But I have to agree that, with the addition of the kids, misuse of Puck, and reappearance of the pirates, it seems to have lost direction a bit. Miura's been at it for a decade, taken loads of time off, felt pressure from the success of opposite genres like One Piece, and is putting out the Berserk movie now. I'd like to think he has an ultimate plan and will tie it up in an amazing way, but I fear we're in Lucas land here. Time will tell.

    1. Yeah, it's worrying, just like with any series that changes concepts abruptly. You're so attached to this story and then things start getting goofy and it's like "should I keep reading just to see if this goes away?"

      On the other hand, Roderick of Ys is pretty great, so I can at least stay invested in him.

  2. I've never really taken issue with characters who don't feel "realistically expendable" in Berserk. I guess it's probably because for me, the source of dramatic tension is more about tragedy than survivability and I've never really lost the sense that a) it's all going to end really terribly and b) it could start towards that end at any moment. None of the characters seem invulnerable to further tragedy, and most have already endured it.

  3. the realism in golden age is almost constant though
    you really should spend more time analyzing that

  4. I'd have to disagree with a few points. I can't remember what chapter it was exactly, but Puck said something self referential about how dark the world of Berserk is. Miura keeps Puck around because if there wasn't anything light hearted to draw upon,the story would take its toll on Miura, there's only so much grimdark you can write before it numbs you.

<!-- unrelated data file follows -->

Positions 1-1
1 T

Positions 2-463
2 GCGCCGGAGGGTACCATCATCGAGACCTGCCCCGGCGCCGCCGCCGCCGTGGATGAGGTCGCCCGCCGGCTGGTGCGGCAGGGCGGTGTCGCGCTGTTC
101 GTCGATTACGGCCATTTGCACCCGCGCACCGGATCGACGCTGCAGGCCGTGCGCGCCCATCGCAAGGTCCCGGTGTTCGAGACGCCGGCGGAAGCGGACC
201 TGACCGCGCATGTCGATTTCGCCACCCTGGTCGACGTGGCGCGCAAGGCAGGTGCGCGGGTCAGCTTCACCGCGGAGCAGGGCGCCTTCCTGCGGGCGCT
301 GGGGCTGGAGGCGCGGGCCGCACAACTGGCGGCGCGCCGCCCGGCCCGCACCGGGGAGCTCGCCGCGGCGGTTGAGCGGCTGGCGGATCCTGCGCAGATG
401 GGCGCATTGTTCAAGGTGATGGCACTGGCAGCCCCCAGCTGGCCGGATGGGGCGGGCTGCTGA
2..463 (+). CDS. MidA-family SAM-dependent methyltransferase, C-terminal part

As for the plot armour point, that is a central theme of the whole manga: destiny, people having a set time and place for the moment of their death. Every character in Berserk, perhaps excluding Skull Knight and possibly Guts, is governed by causality and the Idea of Evil (if 83 is to be believed). People exist and suffer for a reason, even if that reason is as mundane as carrying someone else to their predestination. When you look back at all the deus-ex-machina moments and happy coincidences, in retrospect you realise how everything seems to be orchestrated.

    In addition to this point, I find Guts' absence in the scheme of causality to be another thing that makes him vulnerable. His actions are independent of causality, not only is he not governed by it but his actions are invisible to it, meaning he can change the course of fate. However, this is equally as dangerous to him because he could die as a result of literally anything in the world, fate isn't there to protect him until his time comes.

    1. Puck certainly exists for a "meta reason" but so does, say, Jar Jar Binks. The fact that "comic relief" is an existing concept does not automatically make comic relief characters tolerable.

      There's also plenty of ways to have light-hearted scenes in a serious story without relying on "kids and wacky characters". The Golden Age arc did fine without them, and the "main story" has two child characters and two fairy characters filling a role that, at most, needed *one* of those.

      And the fate stuff...I mean, I'm sure you could find bits and pieces of the plot to support your point, but that feels kind of hollow to me. I mean, that's true of most uses of "fate" in fiction. You can justify anything because "it was meant to be".